FAT/NTFS on a Macbook Pro?

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mrtricks(Posted 2007) [#1]
I've just installed Windows on my new Macbook Pro, and I formatted the partition as NTFS, but I'm wondering whether or not to do it again as FAT32, in order to be able to write to it from OSX. I have MacDrive on my PC partition, which can read and write my external hard drive but I thought it would recognise my main OSX partition as a D: drive and it doesn't, unfortunately.

Is there any real bad problems with FAT32? I know I can't go above 4GB with a single file, or above 32GB with the entire partition, but are there performance issues or anything?

xlsior(Posted 2007) [#2]
Is there any real bad problems with FAT32? I know I can't go above 4GB with a single file, or above 32GB with the entire partition, but are there performance issues or anything?

One major difference between Fat32 and NTFS under windows, is that you can't assign security permissions to a FAT32 drive (your files will always be accessible by all users). Another difference is that you can not use the built-in windows file compression unless it's an NTFS volume.

also, if you have many small files you'll waste significantly more diskspace on the drive when you use FAT32 -- under NTFS, the default cluster size is 4KB (but this can even be lowered if you deal mostly with smaller files). That means that each and every file (even a 0-byte one) actually takes up 4096 bytes of diskspace. Under FAT32, however, the cluster size can be significantly larger depending on the partition size:

If your partition is between 8 and 16GB, then the cluster size on a FAT32 disk is 8KB. If it's between 16 and 32GB then the cluster size is 16KB. Larger than that and it's 32KB.

(Note that you *can* use windows 2000/XP on a FAT partition larger than 32GB, but the catch is that the fdisk utility that comes with windows XP is artificially limited to 32GB in order to persuade people to use NTFS instead. but if you insist, you can still use partitions larger than 32 GB -- you'd need to use a windows 98 bootdisk and use it's fdisk to set up the larger partition first, and then you can install XP on the (now existing) larger partition.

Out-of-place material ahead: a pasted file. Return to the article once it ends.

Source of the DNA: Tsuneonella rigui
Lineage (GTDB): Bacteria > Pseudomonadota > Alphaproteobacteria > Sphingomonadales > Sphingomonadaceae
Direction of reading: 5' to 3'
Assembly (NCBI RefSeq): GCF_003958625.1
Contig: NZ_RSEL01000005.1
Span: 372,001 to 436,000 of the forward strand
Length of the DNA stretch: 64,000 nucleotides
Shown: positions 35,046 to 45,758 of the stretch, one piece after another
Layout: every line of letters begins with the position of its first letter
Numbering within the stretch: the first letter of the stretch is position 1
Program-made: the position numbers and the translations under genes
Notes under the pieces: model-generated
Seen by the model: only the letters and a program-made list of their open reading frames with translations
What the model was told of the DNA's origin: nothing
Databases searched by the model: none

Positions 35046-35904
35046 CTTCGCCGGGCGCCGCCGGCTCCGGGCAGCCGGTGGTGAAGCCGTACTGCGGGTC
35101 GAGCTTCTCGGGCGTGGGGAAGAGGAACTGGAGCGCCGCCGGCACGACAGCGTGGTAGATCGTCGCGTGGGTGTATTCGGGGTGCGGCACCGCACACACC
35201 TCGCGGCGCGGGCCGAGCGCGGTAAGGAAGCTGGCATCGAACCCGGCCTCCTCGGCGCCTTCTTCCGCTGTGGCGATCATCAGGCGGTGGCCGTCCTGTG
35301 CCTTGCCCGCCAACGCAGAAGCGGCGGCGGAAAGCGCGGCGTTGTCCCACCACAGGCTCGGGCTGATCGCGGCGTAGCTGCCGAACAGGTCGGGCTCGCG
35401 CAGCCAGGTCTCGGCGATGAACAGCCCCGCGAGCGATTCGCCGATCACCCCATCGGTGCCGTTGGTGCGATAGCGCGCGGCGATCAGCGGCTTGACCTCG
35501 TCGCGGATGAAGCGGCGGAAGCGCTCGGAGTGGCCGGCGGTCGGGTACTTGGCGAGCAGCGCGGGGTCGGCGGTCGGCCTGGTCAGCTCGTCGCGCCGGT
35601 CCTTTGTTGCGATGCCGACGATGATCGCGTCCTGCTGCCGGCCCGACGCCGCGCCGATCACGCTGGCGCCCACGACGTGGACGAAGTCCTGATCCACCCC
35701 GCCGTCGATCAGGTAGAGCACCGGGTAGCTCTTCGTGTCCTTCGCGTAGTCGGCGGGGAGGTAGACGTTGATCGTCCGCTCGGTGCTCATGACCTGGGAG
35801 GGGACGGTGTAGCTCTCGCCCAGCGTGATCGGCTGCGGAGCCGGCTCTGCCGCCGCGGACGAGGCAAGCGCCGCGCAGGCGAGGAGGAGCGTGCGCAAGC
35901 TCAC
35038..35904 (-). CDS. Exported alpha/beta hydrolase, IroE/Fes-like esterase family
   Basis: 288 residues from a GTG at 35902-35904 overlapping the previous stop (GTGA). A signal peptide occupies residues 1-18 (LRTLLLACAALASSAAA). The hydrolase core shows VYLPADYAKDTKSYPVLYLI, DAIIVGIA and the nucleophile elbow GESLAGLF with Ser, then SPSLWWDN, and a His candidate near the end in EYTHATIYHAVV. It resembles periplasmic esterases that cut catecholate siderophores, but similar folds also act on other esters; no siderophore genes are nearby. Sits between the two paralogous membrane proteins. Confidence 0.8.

As far as speed is concerned -- the benchmarks I've seen seem to indicate that in general there is very little speed difference between both of them...

But the bottom line is still that NTFS is a better format overall, which gives you some features that FAT32 does not, and wastes less diskspace space thanks to its smaller cluster size.

Since OS X apparently can read NTFS partitions but not write to them, that might be enough of an inconvenience to stick with FAT32 of course.

JetFireDX(Posted 2007) [#3]
You may want to look into MacFUSE and the NTFS3G driver for it... I have been using it for the last several releases with my NTFS formatted Bootcamp drive and WindowsXP Pro very successfully. Its not hard to setup (comes with a nice installer) seems to play nice with the OS X apps.

Only small issue I have had with it was copying a lot of files to the NTFS drive in which it gives some obscure error. Doing smaller numbers of files seems to fix this. I haven't had any file loss or corruption yet. (Your milage may vary...) It is certainly worth looking into.

Winni(Posted 2007) [#4]
Mediafourīs MacDrive will allow you to write to the OS X partition from Windows XP/Vista. You still wonīt be able to write to NTFS from OS X, but at least the doorīs open the other way īround.

JetFireDX(Posted 2007) [#5]
For copying files from my HFS+ Mac partitions to Windows under Bootcamp I use this: http://hem.bredband.net/catacombae/index2.html

Seems to work pretty well copying files off but it is unable to write to the Mac volumes. The price is right though and coupled with MacFUSE + NTFS3G filesystem I have been having no problems.

ragtag(Posted 2007) [#6]
You might want to consider to have a small (or not so small) fat partition that both systems can access. On my WinXP/Linux box, I have a 130gig FAT partition where most of my files are. These can be accessed by either OS. The same should work under boot camp on OS X.

Secondly, doesn't Parallels support booting the WinXP partition and copy files between the two environments....or am I just dreaming. :)

JetFireDX(Posted 2007) [#7]
Parallels does support dragging files back and forth from desktop to desktop. Kind of a pain if you only want to get a file or two over since you have to boot Windows up.

Also, the NTFS-3G has been updated (thanks to a new dev with no restrictions.) and works great again. Get the latest MacFUSE and NTFS-3G 1.91 from MacUpdate.com and you should be good to go for accessing everything from the Mac side at least.